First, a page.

Mercy, Mercy, Me

Jesus teaches us the most important commandment; in this exchange in Luke 10: 25-28.

One day an expert in religious law stood up to test Jesus by asking him this question: “Teacher, what should I do to inherit eternal life?” Jesus replied, “What does the law of Moses say? How do you read it?” The man answered, “‘You must love the Lord your God with all your heart, all your soul, all your strength, and all your mind.’ And, ‘Love your neighbor as yourself.’” “Right!” Jesus told him. “Do this and you will live!”

The teaching continues in verse 29 as “The religious law expert wanted to justify his actions. So he asked Jesus, “And who is my neighbor?”

The Parable of the Good Samaritan

Jesus responds with one of his most beloved parables, the story of the Good Samaritan Luke 10: 30-37

In the parable Jesus spoke of a man going down from Jerusalem to Jericho. Robbers attacked him, took his possessions and clothes, beat him, and left him half dead.

A priest came down the road; saw the injured man, and passed by him on the other side. A Levite passing by did the same.

A Samaritan, from a race hated by the Jews, saw the hurt man and had compassion on him. He poured oil and wine on his wounds. He bound them up; then, put the man on his donkey. The Samaritan took him to an inn and cared for him.

The next morning, the Samaritan gave two denarii to the innkeeper for the man’s care and promised to repay him on his way back for any other expenses.

Jesus then asked the expert in religious law which of the three men had been a neighbor. The expert answered that the man who showed mercy was a neighbor.

Then, Jesus told him, “Now go out and do the same”.

In this parable Jesus is telling us that showing mercy to each other is the key to obeying the commandment of loving our neighbor as we love ourselves.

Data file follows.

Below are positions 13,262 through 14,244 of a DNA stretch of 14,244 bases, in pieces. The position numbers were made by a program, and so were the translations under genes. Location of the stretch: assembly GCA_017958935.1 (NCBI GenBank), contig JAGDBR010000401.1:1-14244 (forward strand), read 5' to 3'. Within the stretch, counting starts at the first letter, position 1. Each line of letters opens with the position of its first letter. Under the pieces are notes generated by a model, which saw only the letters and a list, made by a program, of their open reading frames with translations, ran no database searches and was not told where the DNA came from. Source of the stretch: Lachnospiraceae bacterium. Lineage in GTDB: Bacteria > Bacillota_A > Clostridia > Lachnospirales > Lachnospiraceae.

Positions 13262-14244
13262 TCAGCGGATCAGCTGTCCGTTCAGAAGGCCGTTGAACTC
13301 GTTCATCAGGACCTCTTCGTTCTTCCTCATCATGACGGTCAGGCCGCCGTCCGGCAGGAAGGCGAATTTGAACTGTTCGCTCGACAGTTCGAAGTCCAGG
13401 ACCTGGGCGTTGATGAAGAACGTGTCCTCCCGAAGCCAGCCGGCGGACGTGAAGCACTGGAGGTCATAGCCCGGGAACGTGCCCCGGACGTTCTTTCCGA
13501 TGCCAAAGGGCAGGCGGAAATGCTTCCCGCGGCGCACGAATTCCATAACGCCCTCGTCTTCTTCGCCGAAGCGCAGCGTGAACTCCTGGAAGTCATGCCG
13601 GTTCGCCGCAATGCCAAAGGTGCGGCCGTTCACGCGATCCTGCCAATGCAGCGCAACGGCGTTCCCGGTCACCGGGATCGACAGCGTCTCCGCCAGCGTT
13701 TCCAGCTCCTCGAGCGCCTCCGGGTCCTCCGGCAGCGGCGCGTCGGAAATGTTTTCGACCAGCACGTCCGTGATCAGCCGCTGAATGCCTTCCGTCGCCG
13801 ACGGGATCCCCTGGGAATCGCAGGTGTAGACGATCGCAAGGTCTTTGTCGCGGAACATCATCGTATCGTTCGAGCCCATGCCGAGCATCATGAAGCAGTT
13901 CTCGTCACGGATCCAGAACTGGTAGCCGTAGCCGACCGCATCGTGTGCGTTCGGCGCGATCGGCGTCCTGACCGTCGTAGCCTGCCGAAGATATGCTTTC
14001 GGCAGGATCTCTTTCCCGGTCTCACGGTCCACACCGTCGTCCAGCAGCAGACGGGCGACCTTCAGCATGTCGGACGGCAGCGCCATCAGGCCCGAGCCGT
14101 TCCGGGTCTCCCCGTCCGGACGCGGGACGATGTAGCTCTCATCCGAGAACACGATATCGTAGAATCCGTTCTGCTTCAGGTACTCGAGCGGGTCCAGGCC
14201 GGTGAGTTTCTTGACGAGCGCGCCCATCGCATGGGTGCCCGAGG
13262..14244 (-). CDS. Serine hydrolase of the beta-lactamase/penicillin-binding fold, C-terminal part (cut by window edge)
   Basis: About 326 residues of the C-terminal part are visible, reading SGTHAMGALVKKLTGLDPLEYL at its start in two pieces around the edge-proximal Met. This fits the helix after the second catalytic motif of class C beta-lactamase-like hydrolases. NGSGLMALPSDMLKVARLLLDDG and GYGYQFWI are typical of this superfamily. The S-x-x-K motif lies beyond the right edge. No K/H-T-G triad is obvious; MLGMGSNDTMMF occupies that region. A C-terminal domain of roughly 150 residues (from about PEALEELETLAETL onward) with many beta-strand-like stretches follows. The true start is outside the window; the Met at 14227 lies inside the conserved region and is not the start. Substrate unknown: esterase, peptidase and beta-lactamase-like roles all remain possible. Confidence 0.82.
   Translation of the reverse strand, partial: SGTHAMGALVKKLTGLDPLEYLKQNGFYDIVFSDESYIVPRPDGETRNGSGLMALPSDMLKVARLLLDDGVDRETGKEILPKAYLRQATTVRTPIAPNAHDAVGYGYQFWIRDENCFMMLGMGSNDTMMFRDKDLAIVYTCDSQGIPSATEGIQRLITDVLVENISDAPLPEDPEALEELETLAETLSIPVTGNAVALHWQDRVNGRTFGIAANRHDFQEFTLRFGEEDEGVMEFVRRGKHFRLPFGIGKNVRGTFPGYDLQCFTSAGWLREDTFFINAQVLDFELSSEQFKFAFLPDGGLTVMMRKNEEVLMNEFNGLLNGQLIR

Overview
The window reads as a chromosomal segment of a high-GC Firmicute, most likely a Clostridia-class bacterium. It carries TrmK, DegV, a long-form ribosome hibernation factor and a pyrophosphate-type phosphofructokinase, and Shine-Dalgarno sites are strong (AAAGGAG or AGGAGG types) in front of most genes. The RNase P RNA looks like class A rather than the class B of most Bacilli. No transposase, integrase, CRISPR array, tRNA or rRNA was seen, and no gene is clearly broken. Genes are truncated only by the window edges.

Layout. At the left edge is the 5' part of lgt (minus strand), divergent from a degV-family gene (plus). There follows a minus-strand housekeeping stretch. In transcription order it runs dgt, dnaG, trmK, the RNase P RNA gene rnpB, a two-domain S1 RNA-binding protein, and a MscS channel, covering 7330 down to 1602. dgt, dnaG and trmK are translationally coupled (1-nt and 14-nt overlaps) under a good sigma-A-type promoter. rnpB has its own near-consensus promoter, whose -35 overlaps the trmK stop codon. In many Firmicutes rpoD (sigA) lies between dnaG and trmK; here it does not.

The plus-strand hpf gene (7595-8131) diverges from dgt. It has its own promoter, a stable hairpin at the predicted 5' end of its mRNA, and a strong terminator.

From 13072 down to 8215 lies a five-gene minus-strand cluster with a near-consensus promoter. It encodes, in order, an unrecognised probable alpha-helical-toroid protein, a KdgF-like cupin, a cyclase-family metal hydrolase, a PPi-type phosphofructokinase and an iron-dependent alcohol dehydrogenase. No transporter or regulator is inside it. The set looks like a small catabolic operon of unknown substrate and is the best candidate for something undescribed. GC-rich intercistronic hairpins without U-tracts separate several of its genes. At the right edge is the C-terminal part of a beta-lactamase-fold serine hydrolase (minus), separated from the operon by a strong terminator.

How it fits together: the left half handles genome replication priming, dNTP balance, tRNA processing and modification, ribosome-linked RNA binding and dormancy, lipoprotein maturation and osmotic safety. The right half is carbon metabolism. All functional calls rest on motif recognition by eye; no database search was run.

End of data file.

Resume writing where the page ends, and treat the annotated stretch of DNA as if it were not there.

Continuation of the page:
What is Mercy? 

Mercy is defined as “a blessing that is an act of divine favor or compassion; withholding of the punishment or judgment our sins deserve.”

Paul tells us in Ephesians 5:29 “No one hates his own body but lovingly cares for it”. Living Bible (TLB). And in our loving care for ourselves we show ourselves mercy. We withhold for ourselves the punishment and judgment that our sins deserve. In other words in showing mercy we are simply cutting ourselves a “break.”

Therefore, as we extend mercy to ourselves we must heed the commandment of Jesus and “go out and do the same” by extending mercy to others.

Extending Mercy Is Difficult

Without question extending mercy to others can be difficult; especially to those who have done us wrong or to people we have deemed does not deserve it. However, we are commanded by God to “go out and do the same” by extending mercy to others.

If you are like me and giving mercy is difficult; the Reverend Martin G. Collins in his sermon Mercy and Justice provides five excellent reasons for us to be merciful.

  1. Our sins are great.
  2. God abundantly forgives.
  3. The offenses committed against us by our brethren are comparatively small.
  4. We should abundantly forgive as our Master does.
  5. If we do not, God will be justly angry with us and punish us.

Living a Life of Mercy

Jesus calls us to live a life of extending mercy. Not for punitive reasons; but, to build a kingdom where love for ourselves, our neighbor and God is the way of life.  When we “Love your neighbor as yourself” as God has commanded; Jesus promises, that we will live!

©Copyright 2015 Marben Bland

Marben Bland is a born again Christian studying to become an ordained minister. The intent of these blogs is to spread the gospel in support of the Great Commission: Therefore go and make disciples of all nations, baptizing them in the name of the Father and of the Son and of the Holy Spirit, and teaching them to obey everything I have commanded you. And surely I am with you always, to the very end of the age.” Matthew 28:16-20

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